Professor Bailey's Spicy Pimento Cheese Biscuits

It was hard, but I did manage to wait. When I finally took the biscuits out of the freezer and put them on the baking sheet my first thought was, “These are the cutest biscuits I’ve ever seen!” They even have these little hats on them. Precious. My second thought was, “I’m going to need more of these.” My third thought was, “They are SO cute!”

Professor Bailey's Spicy Pimento Cheese Biscuits

Ok, I’ll get off of the cute subject. But they are. Cute.

Professor Bailey's Spicy Pimento Cheese Professor Bailey's Spicy Pimento Cheese Biscuits

Anyway, I baked them up and they rose prfectly, lilting off to the side slightly, gaining even more personality. You can see how full of cheese they are. As is, they provide a perfect bite or two straight out of the oven. If you know me, though, you know I had to try a variety of accoutrements.

Professor Bailey's Spicy Pimento Cheese Biscuits

Here is the sampling I prepared. Honey butter, bacon, sausage, and extra pimento cheese. Honey butter went wonderfully with this biscuit, because, well, honey butter goes with everything! The bacon, baked with pepper and brown sugar like I learned to do when making this recipe, was perfect. There was just enough sweet, salt, and pepper to enhance, rather than overwhelm, the flavor of the biscuit.

Professor Bailey's Spicy Pimento Cheese Biscuits

The sausage, while delicious, did overwhelm the biscuit, so was my least favorite combination. Finally, adding just a little pimento cheese as filling lent a creamy texture that was delightful. Overall,  my first and second choices would be to either have this biscuit plain – straight from the oven – or with bacon.

Are you ready for some pimento cheese and biscuits now? If so, you can find Tom at the Farmer’s Market  Thursday-Sunday. Professor Bailey’s products can also be found at Lazzaroli’s pasta shop in Germantown, which is a wonderful little shop. Apparently, they make pimento cheese ravioli, too. You might just see me there, because I am fresh out of pimento cheese!

Professor Bailey's Spicy Pimento Cheese Biscuits

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For more info, check out Professor Bailey’s Facebook page. His website is not up and running yet, but should be soon. And Chris Chamberlain did a great write-up in the Nashville Scene this week.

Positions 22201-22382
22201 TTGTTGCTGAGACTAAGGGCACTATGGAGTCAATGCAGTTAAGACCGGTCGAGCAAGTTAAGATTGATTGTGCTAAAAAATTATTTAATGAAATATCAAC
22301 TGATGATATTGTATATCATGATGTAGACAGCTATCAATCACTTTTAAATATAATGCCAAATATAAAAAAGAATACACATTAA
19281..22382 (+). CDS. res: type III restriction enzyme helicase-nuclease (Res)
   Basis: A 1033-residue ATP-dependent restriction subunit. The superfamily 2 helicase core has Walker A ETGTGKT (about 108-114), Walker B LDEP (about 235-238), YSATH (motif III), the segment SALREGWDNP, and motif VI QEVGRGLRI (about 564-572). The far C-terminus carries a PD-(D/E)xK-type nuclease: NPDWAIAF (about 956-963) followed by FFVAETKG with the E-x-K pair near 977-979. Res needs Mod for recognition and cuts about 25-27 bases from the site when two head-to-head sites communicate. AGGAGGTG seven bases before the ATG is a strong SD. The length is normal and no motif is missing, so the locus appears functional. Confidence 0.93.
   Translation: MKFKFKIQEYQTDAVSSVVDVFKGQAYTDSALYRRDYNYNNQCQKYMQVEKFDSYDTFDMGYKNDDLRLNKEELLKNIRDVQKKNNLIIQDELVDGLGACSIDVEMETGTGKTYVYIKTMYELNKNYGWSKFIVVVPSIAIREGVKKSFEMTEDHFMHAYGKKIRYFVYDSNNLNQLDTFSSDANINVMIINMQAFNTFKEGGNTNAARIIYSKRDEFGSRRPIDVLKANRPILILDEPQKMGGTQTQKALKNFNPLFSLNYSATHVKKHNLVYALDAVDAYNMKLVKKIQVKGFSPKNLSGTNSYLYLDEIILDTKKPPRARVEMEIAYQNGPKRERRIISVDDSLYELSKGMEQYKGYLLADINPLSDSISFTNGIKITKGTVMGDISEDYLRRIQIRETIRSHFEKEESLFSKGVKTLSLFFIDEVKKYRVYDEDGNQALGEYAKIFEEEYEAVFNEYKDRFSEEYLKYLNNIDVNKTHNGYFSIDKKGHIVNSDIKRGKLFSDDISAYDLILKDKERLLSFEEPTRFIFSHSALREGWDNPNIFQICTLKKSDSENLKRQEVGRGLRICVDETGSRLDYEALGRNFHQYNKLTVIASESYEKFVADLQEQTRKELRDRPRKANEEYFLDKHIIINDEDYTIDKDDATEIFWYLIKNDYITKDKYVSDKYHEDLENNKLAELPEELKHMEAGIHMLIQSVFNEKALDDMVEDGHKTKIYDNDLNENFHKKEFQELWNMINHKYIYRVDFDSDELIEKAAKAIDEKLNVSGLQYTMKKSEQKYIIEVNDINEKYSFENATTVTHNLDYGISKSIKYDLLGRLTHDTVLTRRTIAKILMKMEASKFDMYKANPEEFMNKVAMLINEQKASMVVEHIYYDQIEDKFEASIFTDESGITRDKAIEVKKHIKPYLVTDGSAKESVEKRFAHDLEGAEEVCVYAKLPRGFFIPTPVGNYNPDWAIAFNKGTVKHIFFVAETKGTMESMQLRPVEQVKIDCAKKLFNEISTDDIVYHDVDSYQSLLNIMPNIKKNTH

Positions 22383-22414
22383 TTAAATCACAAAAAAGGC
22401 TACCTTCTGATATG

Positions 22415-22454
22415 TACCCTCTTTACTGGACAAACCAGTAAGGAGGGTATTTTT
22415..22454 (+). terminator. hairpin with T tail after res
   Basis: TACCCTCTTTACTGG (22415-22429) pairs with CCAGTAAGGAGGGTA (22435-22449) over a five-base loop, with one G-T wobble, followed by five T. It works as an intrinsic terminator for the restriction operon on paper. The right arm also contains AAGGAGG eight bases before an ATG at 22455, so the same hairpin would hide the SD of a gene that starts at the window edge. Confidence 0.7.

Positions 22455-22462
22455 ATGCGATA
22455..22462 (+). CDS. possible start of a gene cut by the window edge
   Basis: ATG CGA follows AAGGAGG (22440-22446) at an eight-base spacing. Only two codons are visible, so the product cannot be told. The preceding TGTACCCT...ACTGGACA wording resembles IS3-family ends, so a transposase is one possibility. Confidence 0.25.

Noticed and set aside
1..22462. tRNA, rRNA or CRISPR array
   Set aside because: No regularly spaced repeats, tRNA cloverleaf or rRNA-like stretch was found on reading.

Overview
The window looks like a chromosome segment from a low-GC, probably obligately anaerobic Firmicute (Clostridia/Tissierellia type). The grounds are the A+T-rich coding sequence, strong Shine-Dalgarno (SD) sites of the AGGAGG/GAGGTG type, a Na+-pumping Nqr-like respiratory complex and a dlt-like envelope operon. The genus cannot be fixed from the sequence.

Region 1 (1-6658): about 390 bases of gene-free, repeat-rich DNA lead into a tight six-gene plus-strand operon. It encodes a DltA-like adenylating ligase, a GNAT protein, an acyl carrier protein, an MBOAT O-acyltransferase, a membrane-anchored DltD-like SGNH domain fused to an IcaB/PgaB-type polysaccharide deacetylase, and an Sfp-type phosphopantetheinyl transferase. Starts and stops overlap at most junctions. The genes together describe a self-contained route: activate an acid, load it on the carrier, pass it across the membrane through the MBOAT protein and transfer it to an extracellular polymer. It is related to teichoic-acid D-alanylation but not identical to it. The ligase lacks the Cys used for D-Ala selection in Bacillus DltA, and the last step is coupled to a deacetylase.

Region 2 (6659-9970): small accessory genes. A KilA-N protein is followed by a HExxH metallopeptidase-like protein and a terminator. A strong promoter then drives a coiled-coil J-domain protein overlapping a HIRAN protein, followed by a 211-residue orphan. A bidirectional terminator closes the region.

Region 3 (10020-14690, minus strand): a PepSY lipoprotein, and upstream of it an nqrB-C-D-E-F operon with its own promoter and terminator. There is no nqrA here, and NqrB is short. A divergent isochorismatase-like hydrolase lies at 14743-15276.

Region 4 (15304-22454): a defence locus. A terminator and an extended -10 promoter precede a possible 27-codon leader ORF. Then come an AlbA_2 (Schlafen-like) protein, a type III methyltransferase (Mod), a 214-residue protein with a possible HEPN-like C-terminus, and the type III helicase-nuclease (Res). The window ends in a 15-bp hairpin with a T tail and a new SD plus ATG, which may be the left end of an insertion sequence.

New Find! Granny Hester’s Sweet Potato Biscuits

I almost missed it. I was in the frozen aisle, casually reviewing the biscuit options. There was something different – this little unassuming bag that did not seem to belong next to the flashy corporate packaging of the Pillsbury and Sister Schubert offerings. Could it be?

Granny Hester's

Ok – let me back up a little. I don’t go to just one grocery store. In fact, if I add them up, I’ve been to over 15 different grocery stores just in Nashville in the last few years. Oh my. I’ve never counted before. That is a lot of stores.

Anyway, this is partly because the little grocery store nearest where I live is tiny and crowded and has not had the best reputation. When I first moved to the east side of town nine years ago, I was afraid to go to this store after dark. Aside from the security issues, the selection was very limited and the produce unreliable. It has improved a lot over the years but is still small. So I got into the habit of trying out different grocery stores in different parts of town. I go grocery shopping on a whim, just because I happen to be out with friends or visiting my mother in a nicer part of town where there is more than one spacious, clean, and fully stocked store.

Because I really like grocery shopping! I always have. I like walking up and down the aisles looking at the incredible variety of products. I like seeing what is new and pondering the use of the more obscure items in the international sections. I mourn the loss of discontinued favorites while i rejoice in the introduction of the new.

Given all that, it should come as no surprise that every time I pass the biscuit sections of a store, whether refrigerated, fresh, or frozen, I am alert and on the lookout for something new.

Last week, after having a lovely afternoon visit with my mother, I went to Publix. I was in the frozen aisle, just casually reviewing the biscuit options. Then I saw it. This little package that was almost obscured by the Pillsbury and Sister Schubert offerings. Could it possibly be biscuits?

Granny Hester's

I opened the case and pulled out this little plastic bag with a picture of someone’s grandmother on it. Granny Hester, to be specific. There were six orange disks inside. Sweet potato biscuits! I felt like I had found a pot of gold.

I baked them over the weekend. They did not rise very much but that seemed to be due to the large proportion of sweet potatoes and relatively small amount of flour.

Sweet Potato Biscuit with butter

They were quite sweet and we definitely did not need any of the strawberry jam I had pulled out of the fridge.

They were great with chicken sausage, although a spicier sausage would have been an even better foil for the sweet.

Sweet Potato Biscuit with sausage